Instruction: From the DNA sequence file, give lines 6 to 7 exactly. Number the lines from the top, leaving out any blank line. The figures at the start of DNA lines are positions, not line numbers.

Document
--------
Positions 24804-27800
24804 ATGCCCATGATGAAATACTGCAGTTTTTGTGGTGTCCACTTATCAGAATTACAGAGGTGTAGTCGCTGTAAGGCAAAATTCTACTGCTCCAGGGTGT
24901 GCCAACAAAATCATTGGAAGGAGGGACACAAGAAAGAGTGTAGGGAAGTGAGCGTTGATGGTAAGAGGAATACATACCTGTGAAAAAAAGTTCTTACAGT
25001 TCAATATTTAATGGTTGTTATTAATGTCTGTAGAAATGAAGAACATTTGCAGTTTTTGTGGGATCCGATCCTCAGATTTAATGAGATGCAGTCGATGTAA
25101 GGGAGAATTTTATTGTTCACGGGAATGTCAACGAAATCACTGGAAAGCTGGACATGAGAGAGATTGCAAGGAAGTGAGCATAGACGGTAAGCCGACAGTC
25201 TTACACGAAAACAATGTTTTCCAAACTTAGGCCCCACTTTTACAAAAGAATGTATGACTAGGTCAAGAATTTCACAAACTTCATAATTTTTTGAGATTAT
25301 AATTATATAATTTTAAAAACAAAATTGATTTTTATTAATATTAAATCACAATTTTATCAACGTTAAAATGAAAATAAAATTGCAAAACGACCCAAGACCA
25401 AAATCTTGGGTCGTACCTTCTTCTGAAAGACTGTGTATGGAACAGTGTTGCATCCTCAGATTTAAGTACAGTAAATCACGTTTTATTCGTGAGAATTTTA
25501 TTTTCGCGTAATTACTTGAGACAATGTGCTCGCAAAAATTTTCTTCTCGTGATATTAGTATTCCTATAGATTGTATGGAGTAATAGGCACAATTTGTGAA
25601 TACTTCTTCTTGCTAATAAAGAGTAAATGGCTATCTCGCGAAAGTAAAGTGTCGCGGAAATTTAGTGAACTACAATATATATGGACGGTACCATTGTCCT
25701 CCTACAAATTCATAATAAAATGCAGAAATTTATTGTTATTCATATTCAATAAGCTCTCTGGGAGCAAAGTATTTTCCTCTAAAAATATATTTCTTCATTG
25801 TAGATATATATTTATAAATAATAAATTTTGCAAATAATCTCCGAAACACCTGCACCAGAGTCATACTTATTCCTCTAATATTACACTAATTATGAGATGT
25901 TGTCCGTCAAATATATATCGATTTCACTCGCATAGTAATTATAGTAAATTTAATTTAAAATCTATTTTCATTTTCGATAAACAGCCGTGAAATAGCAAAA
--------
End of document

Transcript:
25201 TTACACGAAAACAATGTTTTCCAAACTTAGGCCCCACTTTTACAAAAGAATGTATGACTAGGTCAAGAATTTCACAAACTTCATAATTTTTTGAGATTAT
25301 AATTATATAATTTTAAAAACAAAATTGATTTTTATTAATATTAAATCACAATTTTATCAACGTTAAAATGAAAATAAAATTGCAAAACGACCCAAGACCA